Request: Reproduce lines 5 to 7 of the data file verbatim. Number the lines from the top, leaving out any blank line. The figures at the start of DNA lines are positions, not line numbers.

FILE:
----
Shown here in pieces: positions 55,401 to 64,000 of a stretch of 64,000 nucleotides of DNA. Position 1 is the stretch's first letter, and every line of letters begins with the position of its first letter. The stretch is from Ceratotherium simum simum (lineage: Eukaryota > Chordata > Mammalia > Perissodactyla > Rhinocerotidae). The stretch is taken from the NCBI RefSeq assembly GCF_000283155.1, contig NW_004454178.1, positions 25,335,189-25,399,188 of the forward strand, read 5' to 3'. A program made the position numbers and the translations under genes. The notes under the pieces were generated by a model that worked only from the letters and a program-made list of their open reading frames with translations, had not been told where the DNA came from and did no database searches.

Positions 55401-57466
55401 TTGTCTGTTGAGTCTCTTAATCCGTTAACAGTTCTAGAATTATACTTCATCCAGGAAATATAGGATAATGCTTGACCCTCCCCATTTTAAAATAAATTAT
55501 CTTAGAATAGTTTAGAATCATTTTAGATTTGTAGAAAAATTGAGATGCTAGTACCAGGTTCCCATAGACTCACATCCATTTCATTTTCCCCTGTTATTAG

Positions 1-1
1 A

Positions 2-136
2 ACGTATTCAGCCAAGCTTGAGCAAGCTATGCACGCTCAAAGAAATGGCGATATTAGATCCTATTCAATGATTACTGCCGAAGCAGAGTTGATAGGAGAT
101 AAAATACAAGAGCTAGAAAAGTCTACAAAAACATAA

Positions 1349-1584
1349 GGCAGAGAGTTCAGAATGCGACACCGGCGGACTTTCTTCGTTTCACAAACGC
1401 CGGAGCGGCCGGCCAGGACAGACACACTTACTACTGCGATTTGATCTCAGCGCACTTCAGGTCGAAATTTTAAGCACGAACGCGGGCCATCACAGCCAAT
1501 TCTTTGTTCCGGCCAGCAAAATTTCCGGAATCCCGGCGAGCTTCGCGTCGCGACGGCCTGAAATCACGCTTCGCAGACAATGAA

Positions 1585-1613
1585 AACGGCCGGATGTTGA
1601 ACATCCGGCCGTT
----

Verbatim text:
Positions 1-1
1 A

Positions 2-136